Undercounts remained an issue throughout the 20th century. In the 1980s, a number of states and cities, including New York City, sued the U.S. Department of Commerce to prevent an undercount for the 1990 census, asking for new methodologies to account for the large immigrant communities that are typically undercounted. Mayor Ed Koch called the census a “form of statistical grand larceny” referring to the loss of federal funding due to an undercount in the 1980 census. City officials contended that it missed as many as 800,000 people.
More recently, the issue of undercounts has become more problematic. Julie Menin, director of the New York City Census, a city-specific initiative established by Mayor Bill de Blasio this year to ensure as accurate a count as possible, points to 2010 as a notable year. The citywide response rate to questionnaires was just 61.9 percent, while response rates in some areas of the city—like pockets of Williamsburg and Bedford-Stuyvesant—hovered around 30 percent due, in part, to residents’ historic distrust of government.
“We can’t have that happen again,” Menin says. “There’s simply too much at stake. We’re fighting for our fair share of $650 billion dollars … We can’t let a failure to respond to affect the city’s future.”
New York state lost two congressional seats due to the 2010 census—and has lost seats after every census since 1950.
Just as the city is fighting to improve response rates to census questionnaires, the federal government is undermining the ability to achieve a fair and accurate count by proposing a citizenship question for the 2020 census, which negatively affects areas with large immigrant populations, like New York City. The Supreme Court blocked the question from appearing on the census, but the proposition has already caused damage. “The whole attempt to ask the question was an insidious attempt to cause fear and intimidation,” Menin says.
But New York is hoping to improve its response rates by changing its public outreach strategy for the 2020 census, with a $40 million budget to do so. This time, it’s focusing on the federal dollars at stake.
“I think one of the interesting things to note about the census is that the funding piece has really not been front and center,” Menin says. “I firmly believe that we had an abysmal response rate in 2000 and 2010 because the messaging was the federal government saying ‘It’s your civic duty’ instead of saying your local school or your senior center or your head start program will lose funding. That’s the messaging we’re doing now.”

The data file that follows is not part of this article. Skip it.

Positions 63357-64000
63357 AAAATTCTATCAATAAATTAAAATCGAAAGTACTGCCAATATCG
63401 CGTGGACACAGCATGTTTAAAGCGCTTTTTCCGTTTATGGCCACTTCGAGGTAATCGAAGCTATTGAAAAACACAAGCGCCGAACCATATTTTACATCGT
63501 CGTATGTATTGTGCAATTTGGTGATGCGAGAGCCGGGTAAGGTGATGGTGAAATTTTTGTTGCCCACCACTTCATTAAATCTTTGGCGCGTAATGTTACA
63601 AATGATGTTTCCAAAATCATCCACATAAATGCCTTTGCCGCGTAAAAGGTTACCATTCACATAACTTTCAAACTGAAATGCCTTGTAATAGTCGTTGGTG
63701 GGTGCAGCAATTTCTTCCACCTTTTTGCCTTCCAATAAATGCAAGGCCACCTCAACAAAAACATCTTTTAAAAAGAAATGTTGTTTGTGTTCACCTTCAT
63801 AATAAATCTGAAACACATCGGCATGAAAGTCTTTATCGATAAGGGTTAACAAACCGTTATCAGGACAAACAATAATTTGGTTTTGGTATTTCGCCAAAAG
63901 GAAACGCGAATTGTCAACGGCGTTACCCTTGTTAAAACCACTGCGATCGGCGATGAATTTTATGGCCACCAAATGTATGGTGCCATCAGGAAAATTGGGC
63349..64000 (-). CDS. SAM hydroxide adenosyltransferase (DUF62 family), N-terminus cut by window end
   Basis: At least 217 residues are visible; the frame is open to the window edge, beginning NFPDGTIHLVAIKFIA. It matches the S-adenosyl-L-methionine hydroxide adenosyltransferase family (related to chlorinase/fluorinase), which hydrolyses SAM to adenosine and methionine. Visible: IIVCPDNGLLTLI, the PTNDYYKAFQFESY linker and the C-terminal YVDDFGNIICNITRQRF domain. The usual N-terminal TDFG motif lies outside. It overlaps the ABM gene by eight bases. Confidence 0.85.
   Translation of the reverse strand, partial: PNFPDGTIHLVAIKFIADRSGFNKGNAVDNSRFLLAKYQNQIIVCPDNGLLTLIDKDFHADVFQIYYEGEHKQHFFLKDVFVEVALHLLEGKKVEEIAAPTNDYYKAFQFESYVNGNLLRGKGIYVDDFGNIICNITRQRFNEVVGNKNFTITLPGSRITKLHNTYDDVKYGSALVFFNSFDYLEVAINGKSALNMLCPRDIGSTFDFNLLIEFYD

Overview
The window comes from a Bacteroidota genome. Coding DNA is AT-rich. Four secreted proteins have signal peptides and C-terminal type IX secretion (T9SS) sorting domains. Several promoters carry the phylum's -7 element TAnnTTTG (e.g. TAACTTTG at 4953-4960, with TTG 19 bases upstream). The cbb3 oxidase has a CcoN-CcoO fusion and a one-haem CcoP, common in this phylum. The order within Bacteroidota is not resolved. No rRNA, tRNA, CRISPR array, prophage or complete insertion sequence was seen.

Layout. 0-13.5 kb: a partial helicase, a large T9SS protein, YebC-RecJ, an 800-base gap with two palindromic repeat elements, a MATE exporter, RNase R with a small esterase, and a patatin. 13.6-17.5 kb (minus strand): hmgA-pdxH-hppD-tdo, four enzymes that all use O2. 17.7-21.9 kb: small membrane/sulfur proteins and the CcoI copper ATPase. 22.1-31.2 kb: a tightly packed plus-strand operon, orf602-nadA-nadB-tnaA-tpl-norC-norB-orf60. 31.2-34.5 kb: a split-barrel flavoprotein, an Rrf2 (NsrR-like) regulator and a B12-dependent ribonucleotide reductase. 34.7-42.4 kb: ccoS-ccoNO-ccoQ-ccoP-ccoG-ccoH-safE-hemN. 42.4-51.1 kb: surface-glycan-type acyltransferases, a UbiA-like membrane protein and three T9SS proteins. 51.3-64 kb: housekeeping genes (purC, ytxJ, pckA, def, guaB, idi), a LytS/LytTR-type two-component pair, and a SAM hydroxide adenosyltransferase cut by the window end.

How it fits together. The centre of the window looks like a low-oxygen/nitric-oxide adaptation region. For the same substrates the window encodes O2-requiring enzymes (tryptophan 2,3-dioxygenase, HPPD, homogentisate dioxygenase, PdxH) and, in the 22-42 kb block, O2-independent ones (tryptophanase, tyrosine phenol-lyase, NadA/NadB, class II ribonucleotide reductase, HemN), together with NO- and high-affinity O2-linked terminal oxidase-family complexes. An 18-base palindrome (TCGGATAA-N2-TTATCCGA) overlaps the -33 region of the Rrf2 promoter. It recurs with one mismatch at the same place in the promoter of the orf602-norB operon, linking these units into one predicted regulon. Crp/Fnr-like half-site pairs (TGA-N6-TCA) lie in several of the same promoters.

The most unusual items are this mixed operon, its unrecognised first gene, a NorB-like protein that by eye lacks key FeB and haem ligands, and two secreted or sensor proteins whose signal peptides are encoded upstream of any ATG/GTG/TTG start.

MCNY’s exhibition and its public programming—like a December 3 panel with New York City’s chief demographer, Joseph Salvo, who speaks about the census’s history and significance in the above video MCNY commissioned for the exhibition—is part of this larger strategy to demystify the census and get people excited about participating in it.
In addition to presenting a history of the census, the exhibition presents visualizations by artists who have used data to better understand the city as a whole, like Ekene Ijeoma’s “Wage Islands” sculpture that depicts the city’s income inequality problems. Artists Pedro Cruz, John Wihbey, Avni Ghael, and Felipe Shibuya tracked the history of immigration to New York in their animated piece, “A Simulated Dendrochronology of New York,” which charts the different countries from where the city’s immigrants come over time. In 2020, there are plans to install kiosks where visitors can fill out their questionnaires.
“We see [census] participation as a civic duty, on par with voting,” Ackerman says. “But I think the opportunity of this exhibition is to get across the sense that it’s a lot more than an ‘eat your vegetables’ kind of thing. There’s an opportunity to contribute to the richness of city life.”
“Who We Are: Visualizing NYC by the Numbers” is on view at the Museum of the City of New York until until September 20, 2020.